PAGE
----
New Zealand Was Once Home To Massive, Human-Sized Penguins


An artist's recreation of the massive penguin that lived in New Zealand 30 million years ago (Credit: Canterbury Museum)

When Leigh Love stumbled upon a bird's leg bone at the Waipara Greensand fossil site in New Zealand's South Island in 2018, he suspected that they might be those of an ancient penguin. With four other species discovered there, the area has been a hotbed for penguin remains from the Paleocene Epoch, which spanned between 66 million and 55 million years ago. What the amateur paleontologist did not realize was that the fossil belonged to the largest, hitherto unknown, penguin species ever found.

Based on the fossil's length, the research team from Canterbury Museum in Christchurch and Senckenberg Natural History Museum in Frankfurt, Germany estimated that the Crossvallia waiparensis, or "monster penguin," stood about 5.2 feet (1.6 meters) tall and weighed as much as 176 pounds (80 kilograms). In comparison, the emperor penguin, considered a giant among its peers today, is "merely" about 4.3 feet (1.3 meters) tall and weighs about 50 pounds (22.7 kilos). The giant penguins evolved after the Cretaceous period, which ended with the extinction of both dinosaurs and other giant marine reptiles, and probably benefited from the lack of predators. The scientists suspect they thrived unchallenged, until large sea-dwelling mammals, like toothed whales and pinnipeds, arrived almost 30 million years later and drove them to extinction.

The leg fossil of the giant penguin (bottom) compared to a similar bone from an emperor penguin (Credit: Canterbury Museum)

Besides its larger size, the ancient avian bone is also different in structure from those of modern penguins. The researchers believe this could be because the ancient penguins spent more time in the water than their modern counterparts. It could also be that the birds had not yet adapted to standing upright and waddling around like our penguins do today. “The fossils discovered there have made our understanding of penguin evolution a whole lot clearer,” says Gerald Mayr, a co-author of the study, published in the journal Alcheringa: An Australasian Journal of Palaeontology, on August 12, 2019. The curator at the Senckenberg Natural History Museum continues, “There’s more to come, too – more fossils which we think represent new species are still awaiting description.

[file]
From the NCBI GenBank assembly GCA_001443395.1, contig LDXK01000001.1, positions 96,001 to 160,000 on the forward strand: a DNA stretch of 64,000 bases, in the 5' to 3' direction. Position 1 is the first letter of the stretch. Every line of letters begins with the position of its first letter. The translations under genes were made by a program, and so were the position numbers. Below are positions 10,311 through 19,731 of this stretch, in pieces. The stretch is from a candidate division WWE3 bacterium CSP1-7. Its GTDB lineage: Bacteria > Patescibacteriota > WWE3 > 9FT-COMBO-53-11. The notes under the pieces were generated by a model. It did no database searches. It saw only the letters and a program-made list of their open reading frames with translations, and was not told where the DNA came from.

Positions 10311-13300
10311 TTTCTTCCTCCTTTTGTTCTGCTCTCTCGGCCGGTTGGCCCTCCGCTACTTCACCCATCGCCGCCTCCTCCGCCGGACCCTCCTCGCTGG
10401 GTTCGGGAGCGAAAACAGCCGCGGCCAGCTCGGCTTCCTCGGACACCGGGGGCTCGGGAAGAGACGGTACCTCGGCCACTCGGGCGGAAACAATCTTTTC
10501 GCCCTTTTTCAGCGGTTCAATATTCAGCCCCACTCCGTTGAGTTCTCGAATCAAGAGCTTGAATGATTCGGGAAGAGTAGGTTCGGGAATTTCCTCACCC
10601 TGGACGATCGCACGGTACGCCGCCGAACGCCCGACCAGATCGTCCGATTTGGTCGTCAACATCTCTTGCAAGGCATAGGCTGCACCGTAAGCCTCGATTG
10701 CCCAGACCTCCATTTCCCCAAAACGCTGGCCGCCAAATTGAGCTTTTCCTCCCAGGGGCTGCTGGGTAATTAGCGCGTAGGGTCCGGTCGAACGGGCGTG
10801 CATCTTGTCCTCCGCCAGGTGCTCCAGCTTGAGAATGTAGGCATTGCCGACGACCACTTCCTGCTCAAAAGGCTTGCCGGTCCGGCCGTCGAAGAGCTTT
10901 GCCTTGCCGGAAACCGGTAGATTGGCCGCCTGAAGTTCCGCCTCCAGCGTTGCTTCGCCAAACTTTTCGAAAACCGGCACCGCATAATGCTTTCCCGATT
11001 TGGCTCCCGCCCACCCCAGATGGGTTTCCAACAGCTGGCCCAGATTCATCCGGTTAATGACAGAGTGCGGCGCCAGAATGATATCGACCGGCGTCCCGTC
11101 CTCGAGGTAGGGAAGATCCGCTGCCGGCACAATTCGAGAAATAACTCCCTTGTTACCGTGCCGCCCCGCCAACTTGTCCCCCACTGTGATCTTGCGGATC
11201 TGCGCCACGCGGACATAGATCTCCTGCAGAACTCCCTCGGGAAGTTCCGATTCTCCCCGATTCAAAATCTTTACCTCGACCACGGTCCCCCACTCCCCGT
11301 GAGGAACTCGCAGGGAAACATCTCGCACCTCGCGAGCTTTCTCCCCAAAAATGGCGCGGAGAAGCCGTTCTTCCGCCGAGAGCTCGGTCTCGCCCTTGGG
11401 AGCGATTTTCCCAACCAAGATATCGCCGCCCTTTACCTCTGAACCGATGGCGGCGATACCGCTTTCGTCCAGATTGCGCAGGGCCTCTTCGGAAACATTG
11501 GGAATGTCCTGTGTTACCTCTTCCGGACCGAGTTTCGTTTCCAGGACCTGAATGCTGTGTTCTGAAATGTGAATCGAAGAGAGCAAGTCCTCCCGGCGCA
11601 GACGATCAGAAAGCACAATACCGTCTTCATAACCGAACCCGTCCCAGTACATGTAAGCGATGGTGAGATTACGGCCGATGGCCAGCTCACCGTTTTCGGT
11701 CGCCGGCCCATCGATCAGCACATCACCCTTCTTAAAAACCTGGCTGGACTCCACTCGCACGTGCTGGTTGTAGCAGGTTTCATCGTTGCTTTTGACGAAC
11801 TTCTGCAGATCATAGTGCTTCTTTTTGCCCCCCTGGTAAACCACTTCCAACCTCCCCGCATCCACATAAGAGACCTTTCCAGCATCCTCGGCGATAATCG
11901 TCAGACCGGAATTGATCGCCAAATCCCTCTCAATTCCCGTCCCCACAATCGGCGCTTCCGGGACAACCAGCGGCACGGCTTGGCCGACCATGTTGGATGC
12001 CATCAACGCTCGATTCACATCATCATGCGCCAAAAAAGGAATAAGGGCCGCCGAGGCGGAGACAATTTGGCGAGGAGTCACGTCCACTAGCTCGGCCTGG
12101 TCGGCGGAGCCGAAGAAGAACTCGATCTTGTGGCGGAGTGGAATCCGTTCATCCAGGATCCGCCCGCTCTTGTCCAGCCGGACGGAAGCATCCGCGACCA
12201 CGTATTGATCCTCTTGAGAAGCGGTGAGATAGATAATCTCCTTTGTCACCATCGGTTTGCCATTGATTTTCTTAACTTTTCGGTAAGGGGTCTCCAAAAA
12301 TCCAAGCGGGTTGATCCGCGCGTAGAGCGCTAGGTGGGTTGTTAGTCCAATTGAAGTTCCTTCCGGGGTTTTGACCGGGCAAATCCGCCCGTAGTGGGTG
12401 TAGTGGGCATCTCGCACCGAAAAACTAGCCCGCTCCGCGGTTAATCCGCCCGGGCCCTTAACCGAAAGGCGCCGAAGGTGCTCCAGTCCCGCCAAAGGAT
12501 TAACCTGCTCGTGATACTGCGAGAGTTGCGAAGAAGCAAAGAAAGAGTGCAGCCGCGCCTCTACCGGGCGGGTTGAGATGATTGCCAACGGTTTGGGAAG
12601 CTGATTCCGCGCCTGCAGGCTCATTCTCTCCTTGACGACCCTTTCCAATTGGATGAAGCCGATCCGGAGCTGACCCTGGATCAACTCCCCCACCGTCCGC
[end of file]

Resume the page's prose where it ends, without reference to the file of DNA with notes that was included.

An artist's rendition of "Squakzilla," the largest known parrot, with small modern-day New Zealand wren for scale. ( Credit: Dr. Brian Choo/Flinders University)

The "monster penguins" were not the only gigantic ancient creatures to have roamed New Zealand. The island was once also home to the moa, a flightless bird that reached about 7 feet (2 meters) tall, and the massive Haast's eagle, which weighed 39 pounds (17.8 kilos) and boasted a 9.8-foot (3-meter) wingspan. In August 2019, researchers revealed that "Squawkzilla," the world's largest known parrot, which weighed 15 pounds (6.8 kilos) and stood as tall as a 4-year-old child, once soared freely in the New Zealand skies. Unfortunately, all the magnificent creatures have disappeared since humans began settling on the once-isolated island about 700 years ago.


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  • cookiedonut
    cookiedonutTuesday, October 15, 2019 at 8:54 am
    it weighs more than i do.
    • cookiedonut
      cookiedonutTuesday, October 15, 2019 at 8:51 am
      they might be taller than me!
      • am-olm1
        am-olm1Monday, October 14, 2019 at 9:29 pm
        If they are they would go extinct because of humans right away!
        • am-olm1
          am-olm1Monday, October 14, 2019 at 9:29 pm
          I hope they are not harmful!
          • am-olm1
            am-olm1Monday, October 14, 2019 at 9:29 pm
            I would not like to be near one of those!
            • puppyloverFriday, October 11, 2019 at 12:37 pm
              cool for my essay
              • chocoman
                chocomanThursday, October 10, 2019 at 3:41 pm
                OUCH! If he stumbled on a bone, that probably hurt. 😯
                • burntchicknugetThursday, October 10, 2019 at 2:42 pm
                  radical dude
                  • THE ROCKThursday, October 10, 2019 at 9:00 am
                    I wonder how did they get there formation and bone framework?
                    • Mr. Book WormWednesday, October 9, 2019 at 8:19 pm
                      poor, poor penguu's only 30 million years of existence how sad